Light Up!

Another piece of flash fiction for your consumption.  I borrowed the notion from a new(ish) restaurant in SF called Opaque.


The Daily Chronicles – Light Up

by Matthew T Maenpaa

There was the sound of shuffling feet followed by stumbling and a loud crash. A voice groaned, a flat and reedy female voice, issuing a stream of imaginative curses. Another crash accompanied by the sound of plates breaking. “Why is it so damn dark in here?”

Another voice, a man’s slightly nasal, lisping voice. “That’s what the owners want. Goes with the theme.”

“But in the kitchen? How do you even cook?”

“Night-vision goggles. At least they didn’t hire blind cooks. Order up, Lacey.”

Lacey shuffled her feet along the tiled floor, her hands tapping along the warm stainless steel counter until she found the plates. “What are we cooking today anyways?”

“Eel curry with grilled polenta.”

Lacey felt her stomach clench at the thought, the strange spicey, fishy smell penetrating her nostrils. Was there such a thing as smell-rape? Her second night on shift, she already hated the restaurant. No menus, just one dish per night. No lights, and they told everyone that the servers and hosts were blind. The host was blind, but Lacey was the only server that night and the only reason she was blind was that there weren’t any damn lights in the restaurant. The owners said it was because they wanted everybody to appreciate the experience of blindness. What it was was bullshit, Lacey thought bitterly as she shuffled along, arms laden with plates. They had runner strips on the pathways through the restaurant to help guide their feet, and at least all the tables were booths. If there had been chairs, Lacey would probably have killed herself by now.

She could make out the hint of a profile as her eyes absorbed the pure blackness. The murmur of whispers was the only sound in the dining room, except for the clatter of cutlery on plates and the sound of chewing. It was as if people were afraid to talk in the dark, not being able to see their conversation partners. Lacey banged her knee into the side of a booth, setting the plates down carefully and very nearly dumping the eel curry over the poor patron. Not that she felt bad. If you could afford to eat in a place like this, you weren’t interested in the food anyways. Oddest thing. Lacey had worked in quite a few upscale restaurants, and most of the clientele went there to be seen. The restaurant felt like a big joke, only Lacey wasn’t laughing.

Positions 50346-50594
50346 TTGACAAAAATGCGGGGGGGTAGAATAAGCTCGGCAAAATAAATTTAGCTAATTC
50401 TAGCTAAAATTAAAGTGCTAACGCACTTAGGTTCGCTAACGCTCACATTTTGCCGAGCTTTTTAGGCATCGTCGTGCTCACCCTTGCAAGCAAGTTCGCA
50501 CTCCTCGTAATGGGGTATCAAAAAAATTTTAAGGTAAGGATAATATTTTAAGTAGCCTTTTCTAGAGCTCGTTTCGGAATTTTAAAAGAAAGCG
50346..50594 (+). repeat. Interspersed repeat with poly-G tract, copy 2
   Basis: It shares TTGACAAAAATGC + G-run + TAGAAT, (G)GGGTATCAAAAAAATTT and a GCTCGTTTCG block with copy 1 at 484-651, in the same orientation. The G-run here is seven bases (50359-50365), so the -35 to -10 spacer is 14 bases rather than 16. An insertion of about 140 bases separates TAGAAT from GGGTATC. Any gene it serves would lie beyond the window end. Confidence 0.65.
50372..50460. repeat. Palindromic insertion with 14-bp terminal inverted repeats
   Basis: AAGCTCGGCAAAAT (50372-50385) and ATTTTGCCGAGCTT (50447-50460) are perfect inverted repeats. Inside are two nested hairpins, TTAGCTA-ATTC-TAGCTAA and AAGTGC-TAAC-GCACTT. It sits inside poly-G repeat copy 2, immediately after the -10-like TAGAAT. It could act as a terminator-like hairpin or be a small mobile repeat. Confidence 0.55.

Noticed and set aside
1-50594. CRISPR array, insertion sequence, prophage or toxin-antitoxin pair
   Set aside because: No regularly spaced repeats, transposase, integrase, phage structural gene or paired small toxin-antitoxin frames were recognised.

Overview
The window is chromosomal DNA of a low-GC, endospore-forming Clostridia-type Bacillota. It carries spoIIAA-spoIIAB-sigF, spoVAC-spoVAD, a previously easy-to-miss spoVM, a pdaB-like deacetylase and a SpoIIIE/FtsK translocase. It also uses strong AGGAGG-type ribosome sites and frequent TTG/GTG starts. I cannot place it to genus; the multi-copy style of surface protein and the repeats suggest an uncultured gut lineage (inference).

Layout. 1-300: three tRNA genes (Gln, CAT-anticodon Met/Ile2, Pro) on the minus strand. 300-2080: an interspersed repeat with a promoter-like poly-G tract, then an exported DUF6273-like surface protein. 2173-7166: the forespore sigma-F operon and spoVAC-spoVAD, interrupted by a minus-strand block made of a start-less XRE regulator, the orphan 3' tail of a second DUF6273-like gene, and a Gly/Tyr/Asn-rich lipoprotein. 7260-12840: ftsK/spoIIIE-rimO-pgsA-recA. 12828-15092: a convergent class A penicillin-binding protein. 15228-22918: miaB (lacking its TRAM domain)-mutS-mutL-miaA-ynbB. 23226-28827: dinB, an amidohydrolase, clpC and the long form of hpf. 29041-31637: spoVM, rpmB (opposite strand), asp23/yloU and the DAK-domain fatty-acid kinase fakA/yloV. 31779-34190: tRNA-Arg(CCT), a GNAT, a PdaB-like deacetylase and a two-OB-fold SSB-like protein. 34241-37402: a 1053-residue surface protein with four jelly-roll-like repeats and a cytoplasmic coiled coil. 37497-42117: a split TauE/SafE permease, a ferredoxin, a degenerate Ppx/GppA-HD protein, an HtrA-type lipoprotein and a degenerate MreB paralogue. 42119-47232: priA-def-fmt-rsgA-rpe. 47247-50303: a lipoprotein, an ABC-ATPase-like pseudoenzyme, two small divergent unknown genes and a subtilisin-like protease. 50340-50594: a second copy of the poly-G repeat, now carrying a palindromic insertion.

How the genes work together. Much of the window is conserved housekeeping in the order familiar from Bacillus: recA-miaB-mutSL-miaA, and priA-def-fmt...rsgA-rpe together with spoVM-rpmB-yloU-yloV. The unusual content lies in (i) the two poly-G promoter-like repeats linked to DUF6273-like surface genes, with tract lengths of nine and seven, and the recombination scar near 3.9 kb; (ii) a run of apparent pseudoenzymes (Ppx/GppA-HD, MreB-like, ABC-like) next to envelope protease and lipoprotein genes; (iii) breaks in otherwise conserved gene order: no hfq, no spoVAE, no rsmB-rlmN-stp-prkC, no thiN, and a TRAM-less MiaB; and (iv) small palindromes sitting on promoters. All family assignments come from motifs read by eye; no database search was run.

After setting the plates down, she carefully treaded back to the kitchen. The faint glow of the stove’s burners gave her enough light to see the cook. Horace was hunched over the flame, dropping pieces of eel carefully into the saute pan. Lacey sighed loudly to let him know he had company. “Got any more eel plates ready?”

“Fifteen minutes, Lacey.”

“This place sucks, you know.”

“Yeah, but who else is going to pay us this well?”

Lacey frowned. “True. Do you have a lighter?”

“What are we smoking?”

“Does it matter? I just want to light up so that I know I’m not blind.”


Operation Snowicane

My sympathies go out to those under the onslaught of Operation Snowicane 2011.  The weather in the midwest is brutal right now, and Chicago is having its worst blizzard in quite some years.